You’ve seen them around: cats without a home, roaming around in your neighbourhood foraging for food, or getting into fights with other cats. Find out some simple ways to care for these community cats around you.
Sometimes, acts of caring for animals may go beyond your comfort zone. We’re talking about not just taking good care of your pet – although yes, responsible pet ownership is crucial – but also to look at the strays in your surrounding environment.
Community cats are usually cats that are either lost or abandoned strays, or naturally bred in the “wild”. You’ll often find a few regularly wandering around your neighbourhood. Many a time, you might be tempted to adopt a community cat (especially if they are oh-so-adorable), or even try to put them up for adoption. However, do note that many cat shelters in Singapore are already at their full capacity. Also, some community cats are well adapted to the “wild”, and would not be happy as traditional pets in a home. On your end, you might not even be able to cope with the additional responsibilities of being a cat owner as well.
However, despite these constraints, you can still easily care for community cats around you with just a little thought and kindness. Here are some tips on what you can do to help them:
Spay or Neuter
Many community cats are homeless or not owned, and have largely been so due to being bred of strays themselves. As such, this creates a breeding cycle that causes the community cat population to grow beyond the point of sustainability. To curb this, one thing you can do for your community cats is the three-fold process of trapping, neutering and returning. First, you would trap these cats in a humane box trap, then subsequently take them for spaying and neutering. This refers to the process of removing a cat’s reproductive organs through a minimally invasive surgical procedure such that they are unable to breed further. After the procedure, simply return the feline friend you found to the environment you first found them in – now with the added reassurance of preventing accidental or uncontrolled breeding.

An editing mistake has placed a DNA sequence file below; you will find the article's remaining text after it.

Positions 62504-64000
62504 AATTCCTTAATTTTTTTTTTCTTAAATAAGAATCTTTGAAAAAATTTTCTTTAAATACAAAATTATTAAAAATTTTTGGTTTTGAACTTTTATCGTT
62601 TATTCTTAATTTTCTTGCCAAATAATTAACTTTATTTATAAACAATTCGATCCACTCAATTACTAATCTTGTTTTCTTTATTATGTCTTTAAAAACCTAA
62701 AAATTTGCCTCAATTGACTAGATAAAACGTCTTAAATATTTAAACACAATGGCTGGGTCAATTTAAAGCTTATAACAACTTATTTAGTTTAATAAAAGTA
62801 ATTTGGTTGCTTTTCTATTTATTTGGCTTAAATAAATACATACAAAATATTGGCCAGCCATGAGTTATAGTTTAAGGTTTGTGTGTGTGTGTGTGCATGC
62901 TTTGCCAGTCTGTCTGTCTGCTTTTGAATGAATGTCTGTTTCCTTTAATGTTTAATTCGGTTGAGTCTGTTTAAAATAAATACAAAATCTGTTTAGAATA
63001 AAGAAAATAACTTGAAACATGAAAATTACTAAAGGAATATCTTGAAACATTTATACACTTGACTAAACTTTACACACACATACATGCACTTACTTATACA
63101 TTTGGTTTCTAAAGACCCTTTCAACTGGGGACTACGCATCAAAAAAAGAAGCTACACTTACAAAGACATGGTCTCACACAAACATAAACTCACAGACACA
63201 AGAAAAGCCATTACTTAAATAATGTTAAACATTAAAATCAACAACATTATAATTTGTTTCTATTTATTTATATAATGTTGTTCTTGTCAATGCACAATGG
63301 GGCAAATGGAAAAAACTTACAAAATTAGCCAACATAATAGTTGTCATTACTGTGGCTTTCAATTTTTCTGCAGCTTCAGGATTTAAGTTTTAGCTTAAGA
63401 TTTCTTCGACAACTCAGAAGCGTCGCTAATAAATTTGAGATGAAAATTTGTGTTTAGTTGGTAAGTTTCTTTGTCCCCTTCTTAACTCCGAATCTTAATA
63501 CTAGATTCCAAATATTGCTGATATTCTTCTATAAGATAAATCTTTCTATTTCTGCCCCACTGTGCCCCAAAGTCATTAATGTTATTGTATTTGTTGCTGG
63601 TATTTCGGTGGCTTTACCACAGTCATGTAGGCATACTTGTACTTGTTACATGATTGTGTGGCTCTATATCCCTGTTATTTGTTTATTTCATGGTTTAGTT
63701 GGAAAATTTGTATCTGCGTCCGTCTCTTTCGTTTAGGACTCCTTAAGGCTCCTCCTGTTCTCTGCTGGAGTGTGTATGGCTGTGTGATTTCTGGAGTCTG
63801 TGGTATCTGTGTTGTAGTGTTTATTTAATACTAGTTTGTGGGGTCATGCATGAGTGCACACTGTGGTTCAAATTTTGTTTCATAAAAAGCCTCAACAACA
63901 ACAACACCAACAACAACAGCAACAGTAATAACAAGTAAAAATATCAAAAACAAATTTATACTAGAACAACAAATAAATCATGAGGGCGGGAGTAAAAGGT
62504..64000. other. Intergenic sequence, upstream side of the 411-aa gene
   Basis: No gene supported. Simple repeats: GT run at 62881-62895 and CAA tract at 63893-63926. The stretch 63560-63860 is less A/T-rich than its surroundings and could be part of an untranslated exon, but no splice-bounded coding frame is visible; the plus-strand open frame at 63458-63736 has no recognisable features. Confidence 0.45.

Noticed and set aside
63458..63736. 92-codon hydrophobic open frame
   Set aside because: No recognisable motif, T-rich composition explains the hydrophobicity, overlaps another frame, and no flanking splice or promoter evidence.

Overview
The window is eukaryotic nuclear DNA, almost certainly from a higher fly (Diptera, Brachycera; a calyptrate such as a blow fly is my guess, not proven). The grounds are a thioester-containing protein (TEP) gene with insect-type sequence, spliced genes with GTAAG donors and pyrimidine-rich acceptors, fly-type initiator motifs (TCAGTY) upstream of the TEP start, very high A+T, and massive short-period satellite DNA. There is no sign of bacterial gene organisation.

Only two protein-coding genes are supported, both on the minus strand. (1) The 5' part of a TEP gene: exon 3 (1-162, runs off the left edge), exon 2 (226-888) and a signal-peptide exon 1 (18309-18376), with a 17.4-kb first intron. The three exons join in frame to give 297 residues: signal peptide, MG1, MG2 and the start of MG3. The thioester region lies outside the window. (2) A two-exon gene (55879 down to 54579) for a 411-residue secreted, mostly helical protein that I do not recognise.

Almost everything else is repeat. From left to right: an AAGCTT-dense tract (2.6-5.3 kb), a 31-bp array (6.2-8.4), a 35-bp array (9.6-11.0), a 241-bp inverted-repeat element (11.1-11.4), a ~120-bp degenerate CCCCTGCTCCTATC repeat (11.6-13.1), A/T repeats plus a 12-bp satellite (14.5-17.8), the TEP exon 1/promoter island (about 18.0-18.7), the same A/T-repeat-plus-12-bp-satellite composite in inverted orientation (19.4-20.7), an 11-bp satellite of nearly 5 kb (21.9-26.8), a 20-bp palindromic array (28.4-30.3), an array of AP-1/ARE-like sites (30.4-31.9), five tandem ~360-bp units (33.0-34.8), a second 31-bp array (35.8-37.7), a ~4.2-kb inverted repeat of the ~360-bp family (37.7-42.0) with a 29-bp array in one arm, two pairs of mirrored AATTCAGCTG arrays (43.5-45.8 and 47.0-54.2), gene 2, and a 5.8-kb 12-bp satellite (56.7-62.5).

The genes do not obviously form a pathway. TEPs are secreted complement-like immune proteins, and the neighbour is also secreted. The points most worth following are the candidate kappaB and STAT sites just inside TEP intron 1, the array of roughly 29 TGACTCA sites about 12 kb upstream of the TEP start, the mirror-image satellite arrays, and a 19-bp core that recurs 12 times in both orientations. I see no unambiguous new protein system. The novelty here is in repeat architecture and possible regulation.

Food & Water
Another obvious way to help your community cats to survive in their highly changeable and potentially hostile environment is to provide the basics: food. If you so desire, make sure to provide sufficient food and water for your community cats in a regular place so that they come to associate the location as a feeding point. It’s best to feed them daily, usually at the start of the day, so as to prevent attracting other wildlife if food is left overnight. Dry food is also preferred as this can keep longer, and is more resistant to the outdoor elements.
If your neighbourhood is not a well-sheltered area, you might also want to consider making simple shelters for your community cat to reside in and have a reprieve against the elements. It can be as simple as a wooden box, or sturdy cardboard. However do try to ensure that there are more than one opening so that cats can easily exit if they feel threatened. It should also be located in an accessible, yet not overly exposed area.
When you come upon a community cat that seems injured or ill, it’s important to ensure they receive prompt medical attention to prevent their condition from worsening. For medical help, you can approach your nearest veterinary clinic or cat welfare organisation. Alternatively, for minor cuts and skin irritations, you can try antiseptic products as a stop gap measure. As for more serious cases such as those where you suspect cat abuse, you can also report it to SPCA or the police.
Last but not least, education plays a significant part in helping your community cats. As many people in the community see these cats as unhygienic and noisy (all those male cats in heat fighting and wailing contributing to this stereotype) nuisances, not many people are willing to step forward and help. Simply by sharing with others on the simple ways that you can help goes a long way, and helps to create better awareness about these animal friends in our midst.